IDA Property Tax Exemptions 2011
Equalized Value (Billions) IDA Exemptions All Exemptions All Property $31.2 $808.0 $2,517.1 Percent of Exempt Value 3.9% 100.0% NA

Source: NYS Department of Taxation and Finance.

9

Ibid.
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Since the law does not provide affected municipalities with a role in the determination of tax exemptions, there is an even greater chance that municipalities could find themselves losing much needed revenues without agreeing to a project or its terms. The added tension from taxpayers could stem from concerns over the exact nature of the project. For example, the type and number of jobs the project will attract, the IDA’s application of (or deviation from) its uniform tax exemption policy, whether or not all affected local governments have had any role in crafting or weighing in on the agreement, and any clawback arrangements or lack thereof.

Tax Exemptions and Local Governments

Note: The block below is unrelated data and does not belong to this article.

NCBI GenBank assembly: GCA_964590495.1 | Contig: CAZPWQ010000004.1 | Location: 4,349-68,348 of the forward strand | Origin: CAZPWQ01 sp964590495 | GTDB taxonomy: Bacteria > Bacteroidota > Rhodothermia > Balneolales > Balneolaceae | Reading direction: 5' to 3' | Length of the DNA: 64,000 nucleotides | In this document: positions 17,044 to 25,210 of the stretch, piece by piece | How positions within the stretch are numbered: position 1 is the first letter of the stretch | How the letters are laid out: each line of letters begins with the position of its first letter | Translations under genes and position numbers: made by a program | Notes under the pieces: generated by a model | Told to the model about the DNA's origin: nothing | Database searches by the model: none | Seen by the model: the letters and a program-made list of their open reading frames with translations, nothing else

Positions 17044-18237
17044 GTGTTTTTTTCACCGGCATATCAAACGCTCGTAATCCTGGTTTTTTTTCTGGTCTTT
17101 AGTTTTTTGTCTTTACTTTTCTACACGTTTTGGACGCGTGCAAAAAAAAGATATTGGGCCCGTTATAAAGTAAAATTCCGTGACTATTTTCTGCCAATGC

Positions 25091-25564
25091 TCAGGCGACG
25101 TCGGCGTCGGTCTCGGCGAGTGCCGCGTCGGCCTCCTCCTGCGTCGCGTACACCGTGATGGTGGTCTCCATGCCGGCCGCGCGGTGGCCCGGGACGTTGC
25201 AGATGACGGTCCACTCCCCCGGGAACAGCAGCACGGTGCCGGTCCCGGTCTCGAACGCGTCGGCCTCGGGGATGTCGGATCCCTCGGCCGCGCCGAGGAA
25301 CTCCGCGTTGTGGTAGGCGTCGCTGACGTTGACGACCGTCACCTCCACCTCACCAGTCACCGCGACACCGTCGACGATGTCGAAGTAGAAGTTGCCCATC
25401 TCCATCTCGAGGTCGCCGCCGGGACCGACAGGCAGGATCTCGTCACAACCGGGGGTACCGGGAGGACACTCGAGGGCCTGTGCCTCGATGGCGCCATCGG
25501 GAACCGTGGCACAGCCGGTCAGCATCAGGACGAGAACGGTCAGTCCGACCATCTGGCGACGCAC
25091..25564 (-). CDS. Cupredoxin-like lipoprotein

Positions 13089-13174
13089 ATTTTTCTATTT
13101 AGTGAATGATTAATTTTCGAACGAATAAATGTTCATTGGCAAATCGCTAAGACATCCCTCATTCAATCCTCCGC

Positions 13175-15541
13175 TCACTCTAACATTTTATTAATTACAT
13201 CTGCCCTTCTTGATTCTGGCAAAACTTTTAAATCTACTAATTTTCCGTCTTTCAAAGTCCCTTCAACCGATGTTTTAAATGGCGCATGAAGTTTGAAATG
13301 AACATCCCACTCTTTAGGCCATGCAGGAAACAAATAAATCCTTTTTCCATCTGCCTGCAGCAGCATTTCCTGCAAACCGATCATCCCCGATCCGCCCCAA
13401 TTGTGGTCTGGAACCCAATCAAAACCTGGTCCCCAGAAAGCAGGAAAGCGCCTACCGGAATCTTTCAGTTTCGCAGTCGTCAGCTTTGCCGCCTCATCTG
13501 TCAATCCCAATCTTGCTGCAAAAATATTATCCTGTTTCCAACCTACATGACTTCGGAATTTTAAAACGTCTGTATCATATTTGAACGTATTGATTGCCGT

Highlight: The City of Jamestown and Chautauqua County IDA In 2010, the Chautauqua County IDA adopted changes in its Uniform Tax Exemption Policy (UTEP). At that time, the City of Jamestown’s administration objected that, among other things, the new UTEP offered excessive tax exclusions to new projects, that it would encourage the development of additional housing when the City already was dealing with a surplus of available units, and that the UTEP “deviation” policy was overly broad and relied too much on the discretion of the IDA board. City officials also indicated that they felt the IDA should be primarily focused on attracting new businesses and jobs, rather than offering benefits to existing businesses. In 2012, the IDA offered a ten-year tax exclusion, initially of 50 percent, to a subsidized seniorhousing apartment complex. While this type of project was not specifically covered under the UTEP, the IDA offered a deviation based upon the property not being currently in full use or paying any taxes, and the developer stating that it would not pursue the project without a tax abatement. The City had also been in negotiations with the developer to formulate an incentive package. The negotiations with the City ended with the IDA’s offer. City officials pointed to this as an example of the IDA pursuing the policy to which they had originally objected, since this project was not a new business, the exemption was excessive, and there were other subsidized senior housing complexes in the City, which would not be receiving similar benefits.